February’s jobs report “smashed expectations.” That’s how one news site described the latest monthly employment numbers out of the Commerce Department, which showed the economy created 273,000 jobs last month. Smashing expectations has become a regular feature of the Trump economy. Anyone care to guess why?
Based on the consensus forecast of economists, the first two months of this year should have seen a total of 335,000 jobs created. The actual number was 63% higher: 546,000.
For the past four months, job growth has averaged 248,000, after the Bureau of Labor Statistics revised several previous months’ gains sharply upward. In the best year under President Barack Obama, job growth averaged 250,000 a month.
The current job growth is even more impressive given that it’s coming more than 10 years after the last recession ended, and long after the experts told us we were already at full employment.
There’s more. To get a full picture of how much better than expected the Trump economy is performing, take a look at the forecast put out by the Congressional Budget Office just as Trump was taking office in January 2017.
According to the CBO, which based its forecast on the assumption that the economic policies of the Obama administration remained in place, the economy should have created only 2 million new jobs by this point.
The actual number: 6.9 million.
GDP growth has outpaced the CBO’s prediction in each of the past three years, resulting in an economy that is $600 billion bigger than it was supposed to be. Unemployment, which the CBO expected to be on the rise by now, fell back to 3.5% last month. Wage growth has done better than expected, without triggering inflation.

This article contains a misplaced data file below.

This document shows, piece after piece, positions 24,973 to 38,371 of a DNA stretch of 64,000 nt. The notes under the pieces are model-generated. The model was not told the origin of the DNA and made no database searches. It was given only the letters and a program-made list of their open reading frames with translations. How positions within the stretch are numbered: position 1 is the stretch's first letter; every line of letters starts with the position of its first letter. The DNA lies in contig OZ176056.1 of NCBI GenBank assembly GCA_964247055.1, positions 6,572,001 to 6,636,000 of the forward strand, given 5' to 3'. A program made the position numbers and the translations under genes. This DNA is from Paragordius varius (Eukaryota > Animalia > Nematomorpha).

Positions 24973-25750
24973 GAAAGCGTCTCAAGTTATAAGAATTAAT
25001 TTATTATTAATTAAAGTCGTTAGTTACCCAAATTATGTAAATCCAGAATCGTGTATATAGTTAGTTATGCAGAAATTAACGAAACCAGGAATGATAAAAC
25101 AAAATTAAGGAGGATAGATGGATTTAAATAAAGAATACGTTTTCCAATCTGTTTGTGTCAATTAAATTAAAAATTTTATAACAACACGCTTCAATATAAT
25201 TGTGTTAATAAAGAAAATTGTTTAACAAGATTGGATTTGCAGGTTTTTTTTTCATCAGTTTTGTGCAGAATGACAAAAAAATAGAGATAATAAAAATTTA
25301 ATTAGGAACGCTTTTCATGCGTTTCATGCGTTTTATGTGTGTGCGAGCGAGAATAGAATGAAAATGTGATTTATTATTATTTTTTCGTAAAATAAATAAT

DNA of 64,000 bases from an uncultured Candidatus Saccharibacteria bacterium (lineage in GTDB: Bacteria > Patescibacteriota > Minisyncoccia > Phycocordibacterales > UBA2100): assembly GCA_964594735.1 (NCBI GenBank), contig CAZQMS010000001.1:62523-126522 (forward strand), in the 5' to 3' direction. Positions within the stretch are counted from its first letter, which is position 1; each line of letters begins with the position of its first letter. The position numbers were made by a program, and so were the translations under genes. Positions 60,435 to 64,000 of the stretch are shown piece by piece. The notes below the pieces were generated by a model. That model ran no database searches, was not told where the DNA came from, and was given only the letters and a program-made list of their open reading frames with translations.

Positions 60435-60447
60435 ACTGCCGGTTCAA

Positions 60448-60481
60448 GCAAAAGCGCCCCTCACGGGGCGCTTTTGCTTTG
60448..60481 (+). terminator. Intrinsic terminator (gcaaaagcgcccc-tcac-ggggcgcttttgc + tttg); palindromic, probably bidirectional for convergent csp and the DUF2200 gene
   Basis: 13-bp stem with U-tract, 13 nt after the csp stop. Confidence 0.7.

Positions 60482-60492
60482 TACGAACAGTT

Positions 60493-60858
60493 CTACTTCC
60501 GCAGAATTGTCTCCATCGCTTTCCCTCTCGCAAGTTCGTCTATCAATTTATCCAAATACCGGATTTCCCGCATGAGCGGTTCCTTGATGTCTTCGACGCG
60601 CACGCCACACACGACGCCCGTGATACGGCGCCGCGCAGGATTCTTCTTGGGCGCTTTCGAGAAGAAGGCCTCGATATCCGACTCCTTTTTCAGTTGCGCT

Then there were the constant warnings of a Trump recession.
Last August, the liberal “explanatory journalism” site Vox.com headlined an article “Why everybody’s worried about a recession again.”
In December 2018, the Washington Post ran a piece headlined: “A recession is coming, Trump will make it so much worse.”
That article reported that “virtually every independent forecaster foresees a slowdown once the sugar rush of Trump’s tax cuts wears off in the next year or so. And in a recent survey of economists by the Wall Street Journal, more than half predicted that we’d have a full-blown recession by 2020.”
Three days int 2017, PBS ran a column titled: “I’m predicting an economic recession in 2017. Are you ready?”
Around the same time, CBS Marketwatch posted an opinion piece warning that the “Next recession will hit during Trump’s first two years.”
Even more recent economic forecasts keep coming up short. The Atlanta Fed’s GDPNow, which provides real-time estimates of the current quarter’s GDP growth based on available economic data, is at 3.1%, with less than a month to go in this quarter. The most recent Blue Chip consensus has Q1 growth at under 1.5%. Even with a coronavirus-induced slowdown, it’s very possible Q1 will come in well above that number.
This is all, it should be noted, a dramatic turnaround from the Obama years.
Then, the press was all about “green shoots” and economists kept predicting the economy was poised to lift off. Strong growth was “right around the corner,” they kept saying, and soon we’d see the fruits of Obama’s tax-and-spend-and-regulate economic policies. Yet actual results routinely come in “unexpectedly” worse. GDP growth was below forecast every single year Obama was in the White House.
The only thing surprising about the “unexpectedly” good economic reports during Trump’s time in office isn’t how often economists get it wrong. It’s how little coverage any of it gets. When not ignoring the economy, the press has tried valiantly to either downplay the gains, or issue constant warnings of doom.
Sometimes it even seems as though the press is taking sides.
— Written by John Merline